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Ukrainian troops are locked in fierce street battles with Russian soldiers in the industrial city of Severodonetsk, while other towns are under increased air assault, as fighting rages in the Donbas region of eastern Ukraine.

Parts of the Ukrainian cities of Rubizhne and Severodonetsk are significantly destroyed, new satellite images taken on Monday by Maxar Technologies show.  

Constant, intense fighting between Ukrainian and Russian forces has been happening for weeks in both cities. Ukrainian forces in the cities have held on, despite intense bombardments by Russian artillery. 

Russian forces continue to try to advance into — and past — the two key cities in Ukraine’s Donbas region. 

A number of buildings in northern Severodonetsk have been destroyed by military strikes, satellite images show.

Russia claimed on Tuesday that it had opened a land corridor to Russian-occupied Crimea, allowing civilians and goods to pass through the eastern Ukrainian territory now under its control. 

Here are more of the latest headlines from the Russia-Ukraine war:

  • Mykolaiv regional governor reports continued shelling: Shelling continues in the southern Mykolaiv region, according to Vitalii Kim, the head of the Mykolaiv region military administration. Kim said two people were killed in the past 24 hours. An administrative building, outpatient clinic, stadium and district council in the city of Bashtanka were also shelled, he said. Kim said there are more than 3,700 damaged or destroyed properties in the Mykolaiv region.  
  • Unburied bodies and contaminated drinking water spark fears of cholera outbreak in Mariupol: In Mariupol, the ravaged southeastern Ukrainian port city now under Russian occupation, fears have shifted from relentless bombardment to deteriorating sanitary conditions: sewage seeping into drinking water and fears of a cholera outbreak. On Monday, one of the city’s exiled local officials said that Russian officials now in control of Mariupol were considering imposing a quarantine in the city, where decomposing corpses and garbage were contaminating drinking water, putting remaining residents at risk of cholera and other diseases. “There are talks about quarantine. The city is being quietly closed,” said mayoral adviser Petro Andriushchenko, a reliable source of information from residents remaining in the city.
  • War in Ukraine is impacting energy and food prices around the globe, US treasury secretary says: US Treasury Secretary Janet Yellen conceded on Tuesday that inflation is at “unacceptable levels,” but also sought to underscore it is not a problem exclusive to the United States. “Putin’s war in Ukraine is having impacts on energy and food prices globally,” Yellen told lawmakers. “We are not the only country experiencing inflation. You can see that in virtually every developed country around the world.” Speaking during a Senate Finance Committee hearing on Tuesday, Yellen pointed to the Biden administration’s record-setting release of oil from the Strategic Petroleum Reserve. “Energy and gasoline prices, while very high, they would be higher without that,” Yellen said of the emergency oil release.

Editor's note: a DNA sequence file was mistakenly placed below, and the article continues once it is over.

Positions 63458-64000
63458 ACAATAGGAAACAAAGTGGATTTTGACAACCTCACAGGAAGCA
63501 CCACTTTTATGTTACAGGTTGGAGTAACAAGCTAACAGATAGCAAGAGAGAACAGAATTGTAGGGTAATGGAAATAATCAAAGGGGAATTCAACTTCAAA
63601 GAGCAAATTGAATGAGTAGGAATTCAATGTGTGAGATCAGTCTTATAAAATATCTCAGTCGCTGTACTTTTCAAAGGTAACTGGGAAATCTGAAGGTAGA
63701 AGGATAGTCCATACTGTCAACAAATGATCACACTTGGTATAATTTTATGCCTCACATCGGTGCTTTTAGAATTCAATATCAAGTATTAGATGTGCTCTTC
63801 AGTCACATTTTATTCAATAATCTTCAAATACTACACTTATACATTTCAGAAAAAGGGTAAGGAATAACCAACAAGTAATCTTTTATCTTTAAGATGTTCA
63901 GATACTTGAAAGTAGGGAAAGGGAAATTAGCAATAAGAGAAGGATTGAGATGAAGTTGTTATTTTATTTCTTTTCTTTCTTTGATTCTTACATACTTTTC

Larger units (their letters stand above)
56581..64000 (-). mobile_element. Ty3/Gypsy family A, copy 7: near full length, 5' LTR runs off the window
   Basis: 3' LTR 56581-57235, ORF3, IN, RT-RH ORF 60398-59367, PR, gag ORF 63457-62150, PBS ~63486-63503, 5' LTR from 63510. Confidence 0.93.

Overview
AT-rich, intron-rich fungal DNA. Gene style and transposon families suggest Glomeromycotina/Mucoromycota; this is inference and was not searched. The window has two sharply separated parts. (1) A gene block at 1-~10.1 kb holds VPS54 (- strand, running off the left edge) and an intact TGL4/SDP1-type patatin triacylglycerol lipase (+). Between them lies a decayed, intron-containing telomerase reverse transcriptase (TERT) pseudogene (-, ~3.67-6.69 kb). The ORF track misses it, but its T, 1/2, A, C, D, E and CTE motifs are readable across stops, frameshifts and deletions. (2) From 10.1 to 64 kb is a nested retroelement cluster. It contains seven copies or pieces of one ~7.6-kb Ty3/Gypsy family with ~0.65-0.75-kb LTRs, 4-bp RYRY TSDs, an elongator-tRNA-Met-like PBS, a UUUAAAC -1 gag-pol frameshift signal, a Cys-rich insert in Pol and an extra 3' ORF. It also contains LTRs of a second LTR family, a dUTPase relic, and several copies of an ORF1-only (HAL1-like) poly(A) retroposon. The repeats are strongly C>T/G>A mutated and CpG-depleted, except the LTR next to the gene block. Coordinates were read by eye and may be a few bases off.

• Russia claims it has opened a land corridor to Crimea through occupied Ukrainian territory: Russia’s Ministry of Defense claimed on Tuesday that it had opened a land corridor to Russian-occupied Crimea, allowing civilians and goods to pass through the eastern Ukrainian territory now under its control. Russian defense minister, Sergei Shoigu, said in a conference call on Tuesday that the military, working with Russian Railways, had restored 1,200 kilometers (745 miles) of train tracks and opened roads to allow “full-fledged traffic” between Russia, eastern Ukraine’s Donbas region and Crimea, the peninsula annexed by Russian forces from Ukraine in 2014. The supply of water through the North Crimean Canal — a lifeline for Crimea — had also resumed, Shoigu said.
  • Zelensky says he’s glad “very important ally” Johnson will remain UK prime minister: Ukrainian President Volodymyr Zelensky said Tuesday that he was “very happy” British Prime Minister Boris Johnson had won a confidence vote on Monday, as he is “a true friend of Ukraine.” “I am glad that we have not lost a very important ally,” Zelensky told the Financial Times in a broadcast interview. “This is great news.” He added: “I cannot comment on the internal situation. I do not know all the details. So I beg pardon to Mister Johnson about this. I think that he is much better informed about the details than I am.” But “Boris is very concrete in supporting Ukraine,” Zelensky said.
  • UK foreign secretary says more sanctions on Russia are “in the pipeline”: British Foreign Secretary Liz Truss said the United Kingdom will not back down in its support for Ukraine and that more sanctions on Russia are “in the pipeline,” according to a readout of Monday’s cabinet meeting. “She said the UK would not back down in its support, with further sanctions in the pipeline and continued work with global allies on how to help Ukraine rebuild in the future,” the cabinet readout said. Prime Minister Boris Johnson also reiterated that the UK will remain at the forefront of supporting Ukraine. 

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